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Better UI and UX Experiences

It is said that a successful product is a reflection of who we are. Usually, our unique perspective is what leads to the initial discovery. As the product acquires feedback, our keen desire to respond is what drives further innovation.

We can have better UI and UX experiences using web chat and augmented conversations.

Time and time again I see technology products starting on the right footing only to deteriorate as companies push them to scale.

The internet now is quite mature, so this is becoming to stop using emojis finally experience. Few companies can repeat the process of innovation discovered initially has been with their successful flagship products — never mind the improvement on existing ones.

Today, in the technology world I see two significant trends:

1) As product companies scale, the distance between product developers and their clients’ increases.
2) As consulting companies scale, the time between engagement and a kickoff conversation with a technical expert increases.

Whatever the process — sales, engagement management, and business development — typically companies put very empathetic people at the frontline of client communication. As a byproduct, technical people, who are most likely to help, are moved further afar. The picture is further complicated since most mature business-facing products require consultants as well as vendors.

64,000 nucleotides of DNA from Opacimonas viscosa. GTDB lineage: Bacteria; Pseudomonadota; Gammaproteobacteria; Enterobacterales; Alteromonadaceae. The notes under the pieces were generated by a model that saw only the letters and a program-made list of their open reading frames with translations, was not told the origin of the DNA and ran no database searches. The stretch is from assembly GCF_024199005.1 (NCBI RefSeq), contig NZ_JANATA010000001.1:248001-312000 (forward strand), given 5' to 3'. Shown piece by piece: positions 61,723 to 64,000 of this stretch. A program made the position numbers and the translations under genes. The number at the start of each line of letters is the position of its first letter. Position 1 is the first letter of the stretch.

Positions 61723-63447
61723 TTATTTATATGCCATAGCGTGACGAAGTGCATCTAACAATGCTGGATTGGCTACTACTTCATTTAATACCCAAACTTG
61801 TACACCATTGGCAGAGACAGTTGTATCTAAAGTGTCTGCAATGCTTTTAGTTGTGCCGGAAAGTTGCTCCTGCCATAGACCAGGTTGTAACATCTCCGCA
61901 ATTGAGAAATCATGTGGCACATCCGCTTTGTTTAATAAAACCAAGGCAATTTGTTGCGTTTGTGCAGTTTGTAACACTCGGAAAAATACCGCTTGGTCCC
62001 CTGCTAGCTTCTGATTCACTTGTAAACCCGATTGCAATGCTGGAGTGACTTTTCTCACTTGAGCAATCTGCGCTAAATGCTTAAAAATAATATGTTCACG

Technology puts me in mind of the (true) physics formula contained in:

time * velocity = distance

Equal increase in time and total distance => constant velocity => zero acceleration => decrease in the rate of innovation => eventual stagnation.

This complex physics formula seems to be our technology conundrum.

But what if there was a way to build a company that had put the whole process upside down? What if people who ultimately come up with solutions are at the front of the customer journey?

On the question of “time.”

As a seasoned individual contributor, I have come full circle. I used to handle many of the escalated support requests using written communication with my sense of situational awareness. It was stressful, and not something I would share as best practices. Over time, however, I’ve learned to rely on a set of products in the form of a machine helper.

This  machine thinker and helper :

  • Watches my communication.
  • Detects problems that I, as a writer, may not be fully aware.
  • Produces personalized insights on how to improve.

In a way, I have learned to supplement my low Emotional IQ with an electronic version of a coach that in private counsels me on all matters relating to my communication. As a byproduct, I have avoided several failed pitches and significant misunderstandings with customers.

What all this means is that rather than focusing on building a business that isolates technical people into a bubble, we can finally build an organization that gives them full ownership of the customer journey just by providing better insights into how they (we) communicate.

On the question of “distance.”